Ben Turpin

(Coat) Tales from the BFI Basement

Just come back from a trip to the BFI’s basement, having sifted through some more of their silent comedies. While the BFI’s online catalogue makes it now much easier to find a lot of the stuff they have, there are still things given generic titles (‘FAT MAN IN KNOCKABOUT’!), alternate ones left over from reissues, or occasionally completely wrong ones. One print marked as Larry Semon’s DUMMIES, for instance, turned out to be an extract from his THE STUNT MAN instead.

It is always fascinating to try and identify the proper identity of such films. Two Ben Turpin films were on our list, one called THE WRONG COAT, and the other given the catchy title ‘Comedy with Restaurant and Picture Stealing ‘.

Both were clearly from early in Turpin’s career. THE WRONG COAT instantly hooked us in with a prominent appearance by Snub Pollard, as a salesman who battles with Turpin over the eponymous coat in the opening scenes.

Here are a couple of screengrabs of Snub (Sorry about the awful quality, it’s taken on a phone, off a TV screen showing a VHS transfer of an awful quality 16mm print!).

This was a knockabout tale of two coats being mixed up between two wives. Not a comedy classic, but a fun little film. Turpin has a particularly a nice bit of pantomime as he realises a cop is stood behind him by feeling for his badge – a great little moment that brings to mind his former Essanay colleague Mr Chaplin.

Looking at Turpin’s filmography suggested the real identity of the film as A COAT TALE (1915) , confirmed by looking at the film’s synopsis from MOTOGRAPHY:

The other Turpin literally did what it said on the (film) can, and provided us with scenes in a restaurant, where Turpin and another crook (Rube Miller) plot to steal a valuable picture. In the ensuing chaos, they accidentally poison themselves and the film closes with them having their stomachs pumped – a light comedy, this is not! Still, some funny scenes, not least in Turpin and Miller’s comic overacting when drinking the poison! Steve Rydzewski’s excellent Turpin book identifies this one as PICTURE PIRATES, a Vogue-Mutual from 1916.

The random assortments of silent comedies held by archives always offer some unusual gems, and it was great to see these. Not comedy classics, but rare and fun films that we’re lucky to be able to see. More to come on some of the other interesting BFI stuff in future posts…

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Ben Turpin: improbable facts about Silent Film’s most improbable star

 

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Of all the silent comedians, none was more bizarre looking than Ben Turpin. The antithesis of Chaplin, Keaton and Lloyd’s realism, his equipment – crossed eyes, scrubbing brush moustache, and long neck with globular Adam’s apple – made him almost totemic for silent comedy’s wilder, more surreal side. In fact, when James Agee wrote the 1949 ‘Life’ magazine article that inspired the first serious silent comedy revival, it was Turpin’s mug that adorned the cover. That Turpin could not just become a star, but join the company of ‘Life’ cover stars including (at that point) Eisenhower, Rita Hayworth, Marshall Tito and Stalin is just one of the many improbabilities in his career. In fact, his whole screen career was based on unlikeliness: many of his funny films have him wonderfully out of place masquerading as Rudolph Valentino or Erich von Stroheim!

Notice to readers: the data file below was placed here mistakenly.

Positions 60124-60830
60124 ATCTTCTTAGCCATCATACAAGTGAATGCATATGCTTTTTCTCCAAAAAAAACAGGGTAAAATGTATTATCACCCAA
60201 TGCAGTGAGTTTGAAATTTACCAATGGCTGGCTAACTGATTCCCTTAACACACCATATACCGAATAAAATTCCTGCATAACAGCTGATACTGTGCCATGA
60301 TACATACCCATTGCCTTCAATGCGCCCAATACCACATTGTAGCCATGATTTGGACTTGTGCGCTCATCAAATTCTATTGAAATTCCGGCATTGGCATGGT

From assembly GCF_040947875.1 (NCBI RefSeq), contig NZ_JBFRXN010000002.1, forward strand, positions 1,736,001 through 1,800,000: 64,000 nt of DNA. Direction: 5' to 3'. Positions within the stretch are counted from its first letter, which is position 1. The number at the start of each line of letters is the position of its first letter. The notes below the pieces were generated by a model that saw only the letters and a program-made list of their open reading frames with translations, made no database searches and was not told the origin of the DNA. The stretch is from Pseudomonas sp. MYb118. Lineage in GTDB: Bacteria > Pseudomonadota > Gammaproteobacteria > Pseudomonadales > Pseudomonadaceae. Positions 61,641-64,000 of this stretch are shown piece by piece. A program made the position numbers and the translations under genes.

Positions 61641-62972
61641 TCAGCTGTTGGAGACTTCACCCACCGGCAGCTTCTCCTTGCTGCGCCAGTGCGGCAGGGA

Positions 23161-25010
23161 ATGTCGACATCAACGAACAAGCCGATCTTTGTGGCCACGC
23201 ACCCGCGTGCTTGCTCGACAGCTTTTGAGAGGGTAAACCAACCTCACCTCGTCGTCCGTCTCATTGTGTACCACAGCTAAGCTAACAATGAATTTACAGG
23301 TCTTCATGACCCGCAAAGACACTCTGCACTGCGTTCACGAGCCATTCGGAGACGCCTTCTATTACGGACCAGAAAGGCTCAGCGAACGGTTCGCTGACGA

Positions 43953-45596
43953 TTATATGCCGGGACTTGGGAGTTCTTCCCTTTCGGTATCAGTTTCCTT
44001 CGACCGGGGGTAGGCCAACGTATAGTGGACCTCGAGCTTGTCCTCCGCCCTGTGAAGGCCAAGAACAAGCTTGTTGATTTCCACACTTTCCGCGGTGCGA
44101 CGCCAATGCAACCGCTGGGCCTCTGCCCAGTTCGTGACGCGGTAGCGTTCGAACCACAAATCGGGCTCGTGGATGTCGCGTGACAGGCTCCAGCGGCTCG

Here are  a few other unlikely truths about this living gargoyle..

1. Turpin was actually of French parents, although born in New Orleans. In his sound  films, you can detect the hint of an accent.

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2. His eyes were genuinely crossed. At the height of his fame, Turpin famously had his eyes insured by Lloyd’s of London as a publicity stunt.

3. Various stories circulated regarding the source of his miasma. The simple truth is much less exciting: after playing the cross-eyed character ‘Happy Hooligan’ in vaudeville several times a day, he found that one day, his right eye was stuck in position as a result of the repeated strain.

4.Turpin had an extremely restless spirit. He voluntarily became a hobo as a young man, choosing to ride boxcars in preference to finding a job. He did so for several years.

5.After finally settling with a variety of menial jobs, he played in vaudeville before being signed up by Essanay studios. Stardom? Well, not quite. Although he acted in films during the day, he was also required to sweep out the studio, collect props and box up films for shipment!

6.Ben allegedly took the first on-screen pie in the face, in 1909’s ‘Mr Flip’.

 

7. Behind his two-dimensional façade, it’s sometimes hard to recall his real life struggles: he dropped out of acting at the peak of his stardom to nurse his terminally ill wife, Carrie.

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The offscreen Turpin. Almost dapper.

 

8. Well into his 60s, he was a master of the perilous ‘108 fall’, involving kicking a leg up into the air, turning a somersault and landing on the floor. He would apparently often do it in random places around Hollywood, often accompanied by a cry of “I’m Ben Turpin -earn 2,000 dollars a week!”. Fellow comic Lupino Lane once recalled seeing Turpin stop traffic in the middle of Hollywood Boulevard to do his trademark fall! You can see him do it (alongside Lane, coincidentally) a few minutes into this sketch from ‘The Show of Shows’:

 

You can catch Ben Turpin’s films at Bristol’s Slapstick festival next week.

To find out more about his fascinating life, there’s also a great book available (click picture for link):

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